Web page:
Nevertheless, the majority remain anonymous, probably many more than for social networking sites and blog authors.
There are sex differences in the types of information posted on chat room profiles, with women tending to include more personal information.
Since chat rooms can be used for anti–social purposes, the type and extent of the information posted in chat room profiles seems likely to be different from that in online profiles for social networking sites, which may be more closely tied to offline identities.
This investigation of information in 324 profiles from two chat rooms for adults found that most users include a picture of themselves on their profile, hence apparently tying themselves to their offline identity.
As a potential first point of contact, effective profile construction may play a pivotal role in the management of first impressions.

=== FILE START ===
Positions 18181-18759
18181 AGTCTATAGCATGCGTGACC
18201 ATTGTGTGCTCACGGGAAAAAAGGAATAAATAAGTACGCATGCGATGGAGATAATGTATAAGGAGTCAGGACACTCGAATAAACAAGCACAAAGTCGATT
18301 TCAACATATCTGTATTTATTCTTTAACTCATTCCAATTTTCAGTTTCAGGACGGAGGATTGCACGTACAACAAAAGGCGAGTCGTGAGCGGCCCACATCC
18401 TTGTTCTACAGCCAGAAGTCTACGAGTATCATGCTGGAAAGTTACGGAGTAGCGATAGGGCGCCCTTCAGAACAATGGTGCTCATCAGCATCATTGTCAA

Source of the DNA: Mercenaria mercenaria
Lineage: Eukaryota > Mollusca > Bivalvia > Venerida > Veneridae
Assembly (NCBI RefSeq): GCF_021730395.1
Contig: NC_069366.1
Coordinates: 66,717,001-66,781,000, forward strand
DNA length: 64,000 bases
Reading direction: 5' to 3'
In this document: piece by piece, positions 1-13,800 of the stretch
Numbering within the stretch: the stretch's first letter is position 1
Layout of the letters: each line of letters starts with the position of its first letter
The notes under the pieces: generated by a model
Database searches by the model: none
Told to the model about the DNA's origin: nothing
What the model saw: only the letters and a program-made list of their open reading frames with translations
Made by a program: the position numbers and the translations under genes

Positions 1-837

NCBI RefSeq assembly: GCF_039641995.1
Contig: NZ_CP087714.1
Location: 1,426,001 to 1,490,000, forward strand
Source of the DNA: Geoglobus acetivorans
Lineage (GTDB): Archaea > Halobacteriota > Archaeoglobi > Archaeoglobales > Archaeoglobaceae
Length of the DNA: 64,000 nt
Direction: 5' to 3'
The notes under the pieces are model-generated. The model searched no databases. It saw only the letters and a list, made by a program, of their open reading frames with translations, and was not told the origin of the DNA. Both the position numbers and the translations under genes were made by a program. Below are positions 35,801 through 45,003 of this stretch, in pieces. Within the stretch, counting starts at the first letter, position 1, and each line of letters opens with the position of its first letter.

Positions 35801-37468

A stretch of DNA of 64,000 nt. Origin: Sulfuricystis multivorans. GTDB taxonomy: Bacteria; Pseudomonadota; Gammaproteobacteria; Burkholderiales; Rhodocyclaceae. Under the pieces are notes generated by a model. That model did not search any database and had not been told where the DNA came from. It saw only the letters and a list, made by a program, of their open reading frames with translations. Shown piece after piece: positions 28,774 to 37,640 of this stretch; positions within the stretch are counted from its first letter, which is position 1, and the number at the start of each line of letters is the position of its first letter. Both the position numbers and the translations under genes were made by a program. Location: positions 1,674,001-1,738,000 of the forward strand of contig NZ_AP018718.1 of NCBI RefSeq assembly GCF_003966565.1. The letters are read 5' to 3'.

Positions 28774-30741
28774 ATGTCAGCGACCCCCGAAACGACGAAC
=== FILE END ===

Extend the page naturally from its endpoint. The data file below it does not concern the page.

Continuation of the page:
Moreover, Maccoby and Jacklin (1974) argued that whereas boys gather together in larger peer groups, girls prefer smaller, more intimate friendships and for this reason this may incline females to self–disclose more than males.
Therefore, the chat room represents an online arena in which zero acquaintance interactions take place more frequently.
Like SNSs, many chat rooms afford members the opportunity to create a profile and it is likely that many first impressions will be based on the information presented there.
One does not need to be proficient in computer programming to design a simple online profile as a means to interact with others.
Although Lenhart and Madden (2007) found that that 49 percent of U. teens using SNSs do so to make new friends, the existing literature suggests that SNSs are used principally to maintain pre–existing off–line networks (boyd and Ellison, 2007; Ellison, , 2007).